WASHINGTON (CNN) - It’s a measure of the drama surrounding the current campaign that the State of the Union isn’t the biggest political headline of the morning: It’s primary day, and according to Rudy Giuliani, there’s only one ticket out of Florida.
The grabber, of course: this assessment comes from a candidate who hasn’t held first place in the GOP standings here since voting began.
"This is a place where we have to test ourselves," Giuliani told reporters yesterday. "The winner of Florida will win the nomination; we're going to win Florida."
So would a loss here end his White House run? "When it’s Wednesday morning, we'll make a decision," he said.
The high-stakes Republican contest is grabbing most of the attention - but early voting in Florida’s no-stakes Democratic contest is still on a pace to break turnout records. And while Barack Obama was sharing a Washington stage with three new Kennedy family backers, Hillary Clinton’s campaign revealed a pair of high-profile Florida endorsements: U.S. Sen. Bill Nelson and former attorney general Janet Reno.
The Florida endorsements, tonight’s Miami rally, the last-minute candidate calls for a reprieve from national party penalties on the state – denials aside, squint hard and it’s not hard to see the outlines of a non-campaign campaign. The grassroots faithful of “Florida for Hillary” see it too – they’re still busy recruiting convention delegates through noon today (“Signing up to run is simple but you have to act fast,” says their Web site. What you will find in the announcement: exclamation points! What you won’t: any hint that the state’s delegates won’t exactly find a warm welcome in Denver – or party-reserved hotel rooms, or space on the convention floor.)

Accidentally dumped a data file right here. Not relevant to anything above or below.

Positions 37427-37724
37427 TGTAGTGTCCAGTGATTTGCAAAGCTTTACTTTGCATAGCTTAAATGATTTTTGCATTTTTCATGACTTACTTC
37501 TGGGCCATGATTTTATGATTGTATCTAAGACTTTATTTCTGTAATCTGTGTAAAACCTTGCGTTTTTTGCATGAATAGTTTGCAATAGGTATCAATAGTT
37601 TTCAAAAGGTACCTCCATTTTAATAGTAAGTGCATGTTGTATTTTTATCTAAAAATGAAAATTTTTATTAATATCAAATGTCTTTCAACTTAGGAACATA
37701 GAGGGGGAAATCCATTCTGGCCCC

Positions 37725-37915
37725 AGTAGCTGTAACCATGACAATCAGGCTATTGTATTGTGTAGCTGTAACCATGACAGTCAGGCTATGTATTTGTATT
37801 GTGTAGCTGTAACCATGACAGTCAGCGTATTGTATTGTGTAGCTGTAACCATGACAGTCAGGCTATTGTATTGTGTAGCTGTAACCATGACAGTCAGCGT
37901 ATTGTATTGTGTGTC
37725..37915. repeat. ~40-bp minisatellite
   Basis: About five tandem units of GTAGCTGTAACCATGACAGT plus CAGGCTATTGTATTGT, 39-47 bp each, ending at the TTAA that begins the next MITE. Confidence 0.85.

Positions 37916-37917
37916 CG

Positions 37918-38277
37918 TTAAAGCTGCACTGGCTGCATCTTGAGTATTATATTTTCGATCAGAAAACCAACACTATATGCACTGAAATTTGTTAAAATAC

As the polls get ready to open across Florida, Hillary Clinton and Barack Obama are already focused on contests far beyond the state.
Yesterday, the Clinton campaign announced the launch of their Super Tuesday Rapid Responders, their official 22-state media surrogate network. And the Obama team spent the day laying out a post-February 5 plan of their own: a single-minded focus on padding the delegate count. They’re counting on a full-court superdelegate press from John Kerry and Ted Kennedy, and a grassroots push to draw on isolated areas of support - chipping away at Clinton’s pledged delegate haul in states that are supposed to act as her firewall.
Still, they admit they’re stronger in some areas than others – conceding to CNN yesterday that Latinos in general, and New York in particular, are currently in Clinton’s corner. They’re not wrong: the senator has dominated polls of Democratic primary voters in her home state, and can credit Latino voters with her Nevada win.
Still, with a 22-state playing field to cover, it doesn’t exactly send a message of confidence when her campaign lays out resources for a Spanish-language radio buy in the Big Apple. Those spots will reportedly begin running today.
- CNN Associate Political Editor Rebecca Sinderbrand